‘No deal’ tariffs could undermine electric vehicle demand, warns industry
Failure to strike an EU trade deal would increase the price of electric vehicles, potentially reducing demand by 20% and undermining the UK’s progress on Net Zero, according to the auto sector.
While a 10% ‘no deal’ WTO tariff would bring an average hike of £1,900 per EU-built vehicle sold in the UK, new analysis shows that for fully electric cars, the cost increase is even higher, at £2,800.
This would effectively render the current £3,000 Plug-in Car Grant for these vehicles null and void, according to the data from the Society of Motor Manufacturers and Traders (SMMT).
The organisation added that the shock of the higher cost risks reducing increased battery electric vehicle (BEV) demand next year by at least 20%, hampering UK’s efforts to reach ambitious emissions reduction targets and for the country’s work to become a world leader in transport decarbonisation.
The tariffs would also add £2,000 to the cost of British-built battery electric cars sold in Europe, thereby damaging international competitiveness as the UK strives to become a global leader in electromobility.
Instead, the automotive sector is repeating its calls for a “swift conclusion of an ambitious UK-EU FTA to protect jobs and drive a sustainable recovery across every region”.
Mike Hawes, SMMT chief executive, said: “To secure a truly sustainable future, we need our government to underpin industry’s investment in electric vehicle technology by pursuing an ambitious trade deal that is free from tariffs, recognises the importance of batteries in future vehicle production and ensures consumers have choice in accessing the latest zero emission models. We urge all parties to re-engage in talks and reach agreement without delay.”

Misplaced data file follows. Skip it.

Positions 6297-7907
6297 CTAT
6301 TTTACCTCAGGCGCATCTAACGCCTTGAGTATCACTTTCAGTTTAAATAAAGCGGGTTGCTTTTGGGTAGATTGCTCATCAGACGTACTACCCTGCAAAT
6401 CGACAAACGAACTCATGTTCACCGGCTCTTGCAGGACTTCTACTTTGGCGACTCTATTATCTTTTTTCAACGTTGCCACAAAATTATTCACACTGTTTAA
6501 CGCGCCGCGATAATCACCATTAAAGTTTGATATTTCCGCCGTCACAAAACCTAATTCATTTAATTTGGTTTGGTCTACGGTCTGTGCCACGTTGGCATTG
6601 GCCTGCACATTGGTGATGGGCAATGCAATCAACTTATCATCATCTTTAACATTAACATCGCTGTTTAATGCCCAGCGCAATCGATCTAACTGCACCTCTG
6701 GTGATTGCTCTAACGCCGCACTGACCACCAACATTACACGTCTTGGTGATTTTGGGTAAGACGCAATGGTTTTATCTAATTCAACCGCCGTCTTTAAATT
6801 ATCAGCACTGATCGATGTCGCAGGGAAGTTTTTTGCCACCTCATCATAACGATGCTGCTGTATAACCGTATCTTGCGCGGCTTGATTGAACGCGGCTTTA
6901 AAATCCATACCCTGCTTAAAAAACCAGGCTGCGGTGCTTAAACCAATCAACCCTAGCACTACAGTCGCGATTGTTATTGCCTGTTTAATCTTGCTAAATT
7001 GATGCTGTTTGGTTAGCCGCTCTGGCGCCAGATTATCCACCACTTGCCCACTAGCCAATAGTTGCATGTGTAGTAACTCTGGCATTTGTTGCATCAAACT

The SMMT added that the situation further underscores the need for a “world-beating package of fiscal measures, alongside massive investment in charging infrastructure”. It warns that the UK lags behind many of Europe’s major electric vehicle markets when it comes to market incentives. Compared to purchase incentives of up to £8,160 per battery electric vehicle in Germany and grants of £6,350 in France, UK EV customers get just £3,000.
Instead, the SMMT is calling for a long-term commitment to competitive incentives, including full VAT exemption for all zero-emission capable cars. It says this would potentially drive some 1.4 million BEV sales over the next five years, with an estimated 16% market share by 2025 compared with around 5% today.